An ‘imminent’ terrorist plot to attack church services with machine guns while wearing fake police uniforms has been uncovered by French police… after the main suspect accidentally shot himself.
After shooting himself in the leg with one of the weapons he was going to use to massacre Christians in the French capital, 24-year-old student Sid Ahmed Ghlam called an ambulance, only to have police follow the trail of blood back to his car. Inside they found enough assault rifles, side arms, body armour and fake police uniforms to arm a small gang. Police are now working on the theory that Ghlam had a number of accomplices.
A 25-year-old woman was arrested in Paris in connection with the plot, with local reports suggesting she was Ghlam’s partner, a women who ‘stood out’ because she was the only person in the area who wore a Burqa. It is also reported Ghlam’s family are radical Muslims, which may have affected his own radicalisation and interest in fighting in Syria.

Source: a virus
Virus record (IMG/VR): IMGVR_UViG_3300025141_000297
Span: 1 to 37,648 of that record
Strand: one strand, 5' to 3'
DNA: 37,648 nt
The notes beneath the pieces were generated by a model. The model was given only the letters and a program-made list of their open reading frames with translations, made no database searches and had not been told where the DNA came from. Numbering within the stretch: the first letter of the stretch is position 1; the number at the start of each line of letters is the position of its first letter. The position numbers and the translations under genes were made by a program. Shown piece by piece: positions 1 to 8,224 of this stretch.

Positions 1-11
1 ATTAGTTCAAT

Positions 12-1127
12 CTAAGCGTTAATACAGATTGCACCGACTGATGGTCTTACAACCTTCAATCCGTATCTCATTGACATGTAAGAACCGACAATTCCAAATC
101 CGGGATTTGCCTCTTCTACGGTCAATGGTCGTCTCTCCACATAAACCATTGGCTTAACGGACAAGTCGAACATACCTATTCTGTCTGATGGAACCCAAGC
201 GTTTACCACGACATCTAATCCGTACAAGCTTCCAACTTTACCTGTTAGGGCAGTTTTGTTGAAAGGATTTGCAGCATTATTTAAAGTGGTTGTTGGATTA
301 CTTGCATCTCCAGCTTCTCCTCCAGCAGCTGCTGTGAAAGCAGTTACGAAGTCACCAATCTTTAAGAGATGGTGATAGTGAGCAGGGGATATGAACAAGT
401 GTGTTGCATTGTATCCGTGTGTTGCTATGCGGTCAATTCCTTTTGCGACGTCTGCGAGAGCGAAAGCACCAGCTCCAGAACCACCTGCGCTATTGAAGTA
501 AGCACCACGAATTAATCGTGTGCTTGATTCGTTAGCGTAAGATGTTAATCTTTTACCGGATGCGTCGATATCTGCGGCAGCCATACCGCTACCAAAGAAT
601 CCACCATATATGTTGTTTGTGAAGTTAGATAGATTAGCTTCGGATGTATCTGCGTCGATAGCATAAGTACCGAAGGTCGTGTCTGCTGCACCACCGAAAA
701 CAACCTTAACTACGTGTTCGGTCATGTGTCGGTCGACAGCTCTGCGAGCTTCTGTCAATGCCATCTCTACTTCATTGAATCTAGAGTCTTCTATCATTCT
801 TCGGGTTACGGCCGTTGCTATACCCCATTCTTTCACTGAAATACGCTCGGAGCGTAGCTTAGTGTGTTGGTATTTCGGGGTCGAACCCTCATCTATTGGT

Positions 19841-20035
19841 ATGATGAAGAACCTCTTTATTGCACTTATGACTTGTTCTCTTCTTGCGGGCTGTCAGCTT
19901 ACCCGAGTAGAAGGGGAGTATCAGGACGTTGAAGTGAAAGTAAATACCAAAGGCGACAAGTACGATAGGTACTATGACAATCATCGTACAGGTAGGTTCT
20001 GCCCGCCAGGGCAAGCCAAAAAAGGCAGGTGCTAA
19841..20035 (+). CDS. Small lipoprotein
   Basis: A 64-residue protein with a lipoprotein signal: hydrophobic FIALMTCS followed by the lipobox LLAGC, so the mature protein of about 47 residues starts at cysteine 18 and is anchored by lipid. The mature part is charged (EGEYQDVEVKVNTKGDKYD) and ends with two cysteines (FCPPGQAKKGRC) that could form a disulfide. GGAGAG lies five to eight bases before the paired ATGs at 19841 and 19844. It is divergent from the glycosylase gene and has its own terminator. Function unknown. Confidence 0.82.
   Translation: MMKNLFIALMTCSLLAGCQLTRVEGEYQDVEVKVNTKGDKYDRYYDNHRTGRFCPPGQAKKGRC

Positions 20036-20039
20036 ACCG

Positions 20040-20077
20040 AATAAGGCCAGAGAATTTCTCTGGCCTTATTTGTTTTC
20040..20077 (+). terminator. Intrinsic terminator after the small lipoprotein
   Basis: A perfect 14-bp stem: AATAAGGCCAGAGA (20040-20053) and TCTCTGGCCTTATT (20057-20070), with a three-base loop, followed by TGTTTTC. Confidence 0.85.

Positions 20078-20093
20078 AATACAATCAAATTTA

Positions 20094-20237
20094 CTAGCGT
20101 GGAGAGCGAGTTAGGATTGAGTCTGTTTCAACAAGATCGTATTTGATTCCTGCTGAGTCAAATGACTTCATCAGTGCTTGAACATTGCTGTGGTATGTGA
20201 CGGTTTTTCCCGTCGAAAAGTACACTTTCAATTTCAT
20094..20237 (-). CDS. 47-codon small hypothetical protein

In an break for police investigators, Ghlam’s blood matched that found at a murder scene discovered on Sunday. It now seems the terrorist attempted to car-jack a 32-year-old dancer and fitness instructor named as Aurélie Châtelain, leaving her dead in the passenger seat.
Although Ghlam has been ‘on the radar’ of French authorities since he visited Turkey last year, previous investigations have turned up nothing, and so observation ceased.
Churches presently enjoy no state protection in France, unlike synagogues and some mosques which are under guard by the army and police. Le Figaro reports that while French churches, many of which exist in the most ‘multicultural’ neighbourhoods, don’t want to have police or soldiers stationed outside, they have received advice from the government about how to minimise risk.
One bishop reflected the advice unfortunately conflicted with the core mission of the church, remarking: “He asked bishops and priests to be vigilant, especially to close their churches as often as possible. Which is difficult since the church is meant to be an open place”.